Whidbey News-Times


Trail partners: Walking space offers daily ‘reset’ time

Whidbey News-Times Staff Reporter
May 17, 2014 · Updated 4:41 PM

Bob Clay, Town of Coupeville councilman, Lori Taylor of Whidbey General Hospital and Pat Powell, executive director of the Whidbey Camano Land Trust, celebrate a ribbon cutting to officially open the Krueger Woods Trail in Coupeville May 13. / Ron Newberry

Spending most of her day indoors as a dietitian at Whidbey General Hospital, Lori Taylor is delighted when she gets an opportunity to step outside.

During extended breaks, she’s found a nature trail near her workplace to be particularly rewarding.

“I just call it ‘pushing the reset button,’” she said.

The Krueger Woods Trail was recently completed, giving other people in Coupeville a similar chance to unwind.

A joint project between the Whidbey Camano Land Trust, the Town of Coupeville and the hospital, the trail got the finishing touches when a work party created a new access point to reach the trail loop April 26.

Members from the land trust, town and hospital gathered May 13 for a ribbon-cutting to officially open the trail to the public.

The trail loop was already in existence, but entering or exiting from N.W. 1st Street often meant intruding on the privacy of residents at Krueger Commons Townhomes.

So, the parties worked together to cut out a new entry point farther away from the condominiums with access at N.W. Wilkes Street.

The new trail through the woods modified an existing “deer trail” and leads walkers to the loop.

“We wanted to be the best neighbors we could be. That’s why we rerouted the trail,” said Janelle Castro, outreach manager for the Whidbey Camano Land Trust.

“Now by developing an additional section, it makes a very nice loop that’s convenient for hospital employees and for the community at large to utilize.”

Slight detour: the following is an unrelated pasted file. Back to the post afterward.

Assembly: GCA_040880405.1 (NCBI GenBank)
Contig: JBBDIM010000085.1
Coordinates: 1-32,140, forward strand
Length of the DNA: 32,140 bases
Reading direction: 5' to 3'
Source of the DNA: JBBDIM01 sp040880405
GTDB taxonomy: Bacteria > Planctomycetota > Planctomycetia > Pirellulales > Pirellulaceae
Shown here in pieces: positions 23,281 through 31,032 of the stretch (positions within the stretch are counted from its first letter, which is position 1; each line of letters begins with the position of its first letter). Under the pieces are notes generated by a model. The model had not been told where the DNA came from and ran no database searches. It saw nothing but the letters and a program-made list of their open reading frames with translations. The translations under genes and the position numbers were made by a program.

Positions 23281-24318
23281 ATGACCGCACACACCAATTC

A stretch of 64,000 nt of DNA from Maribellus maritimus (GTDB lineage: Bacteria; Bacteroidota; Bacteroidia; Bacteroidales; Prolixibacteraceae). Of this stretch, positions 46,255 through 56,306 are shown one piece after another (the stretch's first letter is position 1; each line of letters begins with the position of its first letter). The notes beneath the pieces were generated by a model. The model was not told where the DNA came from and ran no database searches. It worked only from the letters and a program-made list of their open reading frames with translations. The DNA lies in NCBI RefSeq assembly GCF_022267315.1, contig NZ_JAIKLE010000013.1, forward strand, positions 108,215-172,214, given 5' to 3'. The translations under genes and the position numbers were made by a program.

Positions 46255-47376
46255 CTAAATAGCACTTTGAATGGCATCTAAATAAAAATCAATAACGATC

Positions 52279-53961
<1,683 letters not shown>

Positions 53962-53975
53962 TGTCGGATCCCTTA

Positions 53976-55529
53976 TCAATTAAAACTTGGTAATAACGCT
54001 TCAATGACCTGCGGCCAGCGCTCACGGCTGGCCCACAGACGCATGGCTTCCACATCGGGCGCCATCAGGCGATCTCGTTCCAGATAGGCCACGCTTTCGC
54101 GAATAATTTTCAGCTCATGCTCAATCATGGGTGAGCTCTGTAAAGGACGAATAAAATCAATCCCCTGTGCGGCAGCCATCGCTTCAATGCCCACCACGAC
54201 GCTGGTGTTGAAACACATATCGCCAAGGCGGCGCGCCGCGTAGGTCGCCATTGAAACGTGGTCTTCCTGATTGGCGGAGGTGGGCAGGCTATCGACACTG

A land trust board member approached the hospital’s Green Team about the partnership.

Taylor, who leads the hospital’s Green Team, said the hospital will do its part by helping maintain the trail and picking up trash.

“It’s not a trail for employees,” Taylor said. “It’s a trail for the public. To me, it’s one of those things that benefits both parties. We have a place to walk. It’s a place for the public and we can help out the land trust with stewardship.”

The wooded property is owned by the town with a portion protected through a conservation easement with the land trust, established in 2004. The greater property was once known as the Krueger Farm.

The Whidbey Camano Land Trust, a nonprofit that works to preserve rural and scenic land unique to the islands’ way of life, is celebrating its 30th anniversary this year.

Part of its theme this year is “Partnerships for the Future.” Teaming up with the hospital on the trail project is one example.

The land trust is holding a 30th anniversary celebration Aug. 16 at the Camp Casey Conference Center, near Fort Casey State Park, and is looking for volunteers to assist with numerous hands-on activities planned.

The family-geared event will go from 2-5 p.m. at the picnic area and will include a salmon barbecue, guest speakers, live music, kite flying, guided tours and bird and bat house building.

The cost will be $10.

For more information, call 360-222-3310, send an email to janelle@wclt.org or go to the land trust’s website at www.wclt.org


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